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Disclaimer

The content within the Global CCS Institute Publications, Reports and Research Library is provided for information purposes only. We make every effort and take reasonable care to keep the content of this section up-to-date and error-free. However, we make no claim as to its accuracy, currency or reliability.

Content and material featured within this section of our website includes reports and research published by third parties. The content and material may include opinions and recommendations of third parties that do not reflect those held by the Global CCS Institute.

The future of coal in a greenhouse gas constrained world
The future of coal in a greenhouse gas constrained world

1st January 2006

Topic(s): Carbon capture, use and storage (CCUS)

An interdisciplinary group of MIT faculty and research staff have participated in a study to assess the contribution coal can make to the growing world energy demand during a period of increasing concern about global climate change. The study looks out to the year 2050 and assesses technologies and policies we should pursue in the short-term so that we can utilize coal in the longer-term and reduce its associated CO2 emissions by at least 1 GtC. This paper summarizes the findings from three key components of the study: future coal use, coal conversion technologies, and CO2 sequestration. The full report will be available over the internet in summer of 2006.

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Disclaimer

The content within the Global CCS Institute Publications, Reports and Research Library is provided for information purposes only. We make every effort and take reasonable care to keep the content of this section up-to-date and error-free. However, we make no claim as to its accuracy, currency or reliability.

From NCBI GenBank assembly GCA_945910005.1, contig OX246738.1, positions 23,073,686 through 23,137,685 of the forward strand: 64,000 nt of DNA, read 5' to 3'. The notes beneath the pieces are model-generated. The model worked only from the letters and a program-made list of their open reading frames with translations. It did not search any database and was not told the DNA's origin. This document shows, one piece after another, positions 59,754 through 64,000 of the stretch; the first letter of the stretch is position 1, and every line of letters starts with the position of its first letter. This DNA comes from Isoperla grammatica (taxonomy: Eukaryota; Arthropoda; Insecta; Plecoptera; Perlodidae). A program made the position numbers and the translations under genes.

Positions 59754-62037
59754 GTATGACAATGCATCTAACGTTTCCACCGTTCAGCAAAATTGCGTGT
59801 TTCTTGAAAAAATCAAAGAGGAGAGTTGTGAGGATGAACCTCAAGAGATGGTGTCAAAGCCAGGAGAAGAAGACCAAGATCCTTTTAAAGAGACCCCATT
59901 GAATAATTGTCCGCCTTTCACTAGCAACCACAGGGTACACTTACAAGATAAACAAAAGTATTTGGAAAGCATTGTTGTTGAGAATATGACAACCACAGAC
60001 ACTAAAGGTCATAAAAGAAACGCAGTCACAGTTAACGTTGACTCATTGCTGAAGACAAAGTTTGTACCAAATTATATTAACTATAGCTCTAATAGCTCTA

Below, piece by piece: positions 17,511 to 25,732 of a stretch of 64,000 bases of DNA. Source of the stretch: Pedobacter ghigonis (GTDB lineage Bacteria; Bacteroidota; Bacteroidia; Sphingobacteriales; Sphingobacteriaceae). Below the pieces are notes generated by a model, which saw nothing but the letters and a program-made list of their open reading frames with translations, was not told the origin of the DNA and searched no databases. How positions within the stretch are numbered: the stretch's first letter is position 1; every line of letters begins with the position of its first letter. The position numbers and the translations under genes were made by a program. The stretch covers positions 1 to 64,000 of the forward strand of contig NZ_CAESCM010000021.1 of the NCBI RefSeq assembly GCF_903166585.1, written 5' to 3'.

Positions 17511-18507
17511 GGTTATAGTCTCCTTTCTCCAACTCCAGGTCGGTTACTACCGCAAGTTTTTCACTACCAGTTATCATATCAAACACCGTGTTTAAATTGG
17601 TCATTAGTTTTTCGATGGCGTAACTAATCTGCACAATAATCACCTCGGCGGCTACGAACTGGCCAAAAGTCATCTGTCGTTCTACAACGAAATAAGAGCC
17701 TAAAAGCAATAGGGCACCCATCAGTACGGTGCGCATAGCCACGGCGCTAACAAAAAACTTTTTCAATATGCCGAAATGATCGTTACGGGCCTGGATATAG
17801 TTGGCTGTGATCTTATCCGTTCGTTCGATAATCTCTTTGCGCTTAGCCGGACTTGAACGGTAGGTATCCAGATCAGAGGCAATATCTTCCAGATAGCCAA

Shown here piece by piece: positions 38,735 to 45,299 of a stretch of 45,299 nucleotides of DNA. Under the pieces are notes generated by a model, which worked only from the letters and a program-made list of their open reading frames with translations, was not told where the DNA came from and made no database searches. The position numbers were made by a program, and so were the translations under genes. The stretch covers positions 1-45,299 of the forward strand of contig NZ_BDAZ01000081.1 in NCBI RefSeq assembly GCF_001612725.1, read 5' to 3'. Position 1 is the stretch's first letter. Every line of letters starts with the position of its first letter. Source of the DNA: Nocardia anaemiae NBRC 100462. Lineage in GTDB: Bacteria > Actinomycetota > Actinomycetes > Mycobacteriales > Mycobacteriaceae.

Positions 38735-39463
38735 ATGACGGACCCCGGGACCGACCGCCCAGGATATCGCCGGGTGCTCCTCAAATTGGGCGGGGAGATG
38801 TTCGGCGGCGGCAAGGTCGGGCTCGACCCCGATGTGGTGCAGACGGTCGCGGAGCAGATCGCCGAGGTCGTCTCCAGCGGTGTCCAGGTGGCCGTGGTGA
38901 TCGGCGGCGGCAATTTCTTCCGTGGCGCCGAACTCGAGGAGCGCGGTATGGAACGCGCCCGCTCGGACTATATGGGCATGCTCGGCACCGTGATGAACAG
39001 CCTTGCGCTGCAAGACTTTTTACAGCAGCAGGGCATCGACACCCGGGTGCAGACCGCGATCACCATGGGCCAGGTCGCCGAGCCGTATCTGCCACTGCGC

Content and material featured within this section of our website includes reports and research published by third parties. The content and material may include opinions and recommendations of third parties that do not reflect those held by the Global CCS Institute.

1996 protocol to the convention on the prevention of marine pollution by dumping of wastes and other material, 1972
1996 protocol to the convention on the prevention of marine pollution by dumping of wastes and other material, 1972

1st January 2006

Topic(s): Health, safety and environment

1996 protocol to the convention on the prevention of marine pollution by dumping of wastes and other material, 1972

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Disclaimer

The content within the Global CCS Institute Publications, Reports and Research Library is provided for information purposes only. We make every effort and take reasonable care to keep the content of this section up-to-date and error-free. However, we make no claim as to its accuracy, currency or reliability.

Content and material featured within this section of our website includes reports and research published by third parties. The content and material may include opinions and recommendations of third parties that do not reflect those held by the Global CCS Institute.

Social cost of carbon: a closer look at uncertainty
Social cost of carbon: a closer look at uncertainty

1st November 2005

Topic(s): Economics, Social cost

Uncertainty is inherent in estimates of the social cost of carbon (SCC). The UK Department for Environment, Food and Rural Affairs (Defra) initiated this research to evaluate the sources of uncertainties, plausible ranges of estimates of the SCC and areas for further research and assessment. The analytical framework for the project is a risk assessment that brings together elements of uncertainty in climate change and its impacts with uncertainties in economic valuation; both are related to the context of decision making.

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Disclaimer

The content within the Global CCS Institute Publications, Reports and Research Library is provided for information purposes only. We make every effort and take reasonable care to keep the content of this section up-to-date and error-free. However, we make no claim as to its accuracy, currency or reliability.

Content and material featured within this section of our website includes reports and research published by third parties. The content and material may include opinions and recommendations of third parties that do not reflect those held by the Global CCS Institute.